As that went on, plans were afoot to open and operate a Church Radio Station. The idea ran into gear when the Cameroon government ceased having a monopoly over the airwaves, giving room for private radio stations to open and operate across the country. The Church availed herself of the opportunity and started the Christian Broadcasting Service (CBS) Radio FM 95.3. The test signals went on the air on Saturday February 21, 2004, and on February 26, 2006, the Moderator of the Presbyterian Church in Cameroon- the then Rt Rev. Dr. Nyansako-ni-Nku dedicated the Station to the glory of God and the service of His people.
The Station produces both Christian and public affairs programmes and the signals cover the whole of Fako Division, parts of Meme and Kupe Manenguba Division, the Litoral Province and a section of Equatorial Guinea. We have a very dynamic and participatory audience in the catchment area. Besides, CBS is one of the most popular Stations among the six government and private Radio Stations in the Buea Municipality. It broadcasts in English, French and Pidgin English and will eventually have some programmes broadcast in Cameroon national languages.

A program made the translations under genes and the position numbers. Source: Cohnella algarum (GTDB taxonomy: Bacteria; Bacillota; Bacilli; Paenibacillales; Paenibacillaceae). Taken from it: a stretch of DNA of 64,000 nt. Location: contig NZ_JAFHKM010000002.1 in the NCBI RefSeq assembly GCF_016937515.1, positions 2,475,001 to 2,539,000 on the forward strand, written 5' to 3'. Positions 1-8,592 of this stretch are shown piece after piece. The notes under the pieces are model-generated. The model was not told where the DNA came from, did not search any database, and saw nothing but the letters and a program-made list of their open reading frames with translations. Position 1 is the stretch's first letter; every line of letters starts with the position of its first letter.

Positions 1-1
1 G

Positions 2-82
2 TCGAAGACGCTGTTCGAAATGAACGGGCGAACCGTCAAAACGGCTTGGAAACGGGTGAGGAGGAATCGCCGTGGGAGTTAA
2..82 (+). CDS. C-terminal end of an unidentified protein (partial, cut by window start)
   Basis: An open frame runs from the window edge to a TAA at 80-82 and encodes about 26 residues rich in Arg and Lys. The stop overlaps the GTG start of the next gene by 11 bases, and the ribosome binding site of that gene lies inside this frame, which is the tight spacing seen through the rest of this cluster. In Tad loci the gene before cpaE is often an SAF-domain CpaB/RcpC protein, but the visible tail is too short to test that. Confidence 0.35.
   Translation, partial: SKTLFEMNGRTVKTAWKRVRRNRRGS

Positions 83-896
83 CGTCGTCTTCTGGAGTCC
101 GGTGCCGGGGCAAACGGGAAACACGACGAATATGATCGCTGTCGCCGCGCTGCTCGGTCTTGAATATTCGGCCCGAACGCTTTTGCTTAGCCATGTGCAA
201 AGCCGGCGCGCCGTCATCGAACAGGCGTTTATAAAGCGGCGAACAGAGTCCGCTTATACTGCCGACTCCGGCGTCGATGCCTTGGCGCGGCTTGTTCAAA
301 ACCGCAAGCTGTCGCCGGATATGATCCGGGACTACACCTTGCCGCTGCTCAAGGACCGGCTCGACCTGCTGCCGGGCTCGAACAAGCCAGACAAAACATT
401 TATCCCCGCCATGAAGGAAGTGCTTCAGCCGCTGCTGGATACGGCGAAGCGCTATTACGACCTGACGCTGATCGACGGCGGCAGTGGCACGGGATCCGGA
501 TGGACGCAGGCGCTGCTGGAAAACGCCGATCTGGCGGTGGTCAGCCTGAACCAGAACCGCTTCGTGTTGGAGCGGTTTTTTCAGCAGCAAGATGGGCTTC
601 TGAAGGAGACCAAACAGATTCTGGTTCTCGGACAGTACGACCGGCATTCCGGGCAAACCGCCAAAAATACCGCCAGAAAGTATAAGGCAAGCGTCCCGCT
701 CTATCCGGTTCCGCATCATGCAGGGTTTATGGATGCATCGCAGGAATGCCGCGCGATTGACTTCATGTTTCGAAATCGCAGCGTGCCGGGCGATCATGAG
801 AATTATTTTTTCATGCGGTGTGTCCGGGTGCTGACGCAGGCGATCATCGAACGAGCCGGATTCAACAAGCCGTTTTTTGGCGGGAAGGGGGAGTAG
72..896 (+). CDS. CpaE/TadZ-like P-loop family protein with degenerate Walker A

Upto January 2nd 2012 the Radio Station operated in two shifts. The morning shift went from 5:30 am to 12:00 noon. While the evening shift began at 5:30 pm and ended at 10:30 pm. From 2nd January 2012, the radio now broadcasts from 5:30 am to 10:30 pm. Listeners have expressed the wish for the Station to go 24 hours, but the problem of an adequate transmitter commensurate to the load has been the handicap.
Meanwhile, CBS Radio FM 95.3 produces about 60 programmes every week. This is due to the commendable effort of 53 volunteers called Voluntary External Broadcasters (VEBS) who produce and present programmes at the Station. Not being professionals, they make mistakes but the station is indebted to them for its current performance. Workshops have been earmarked for their upgrading.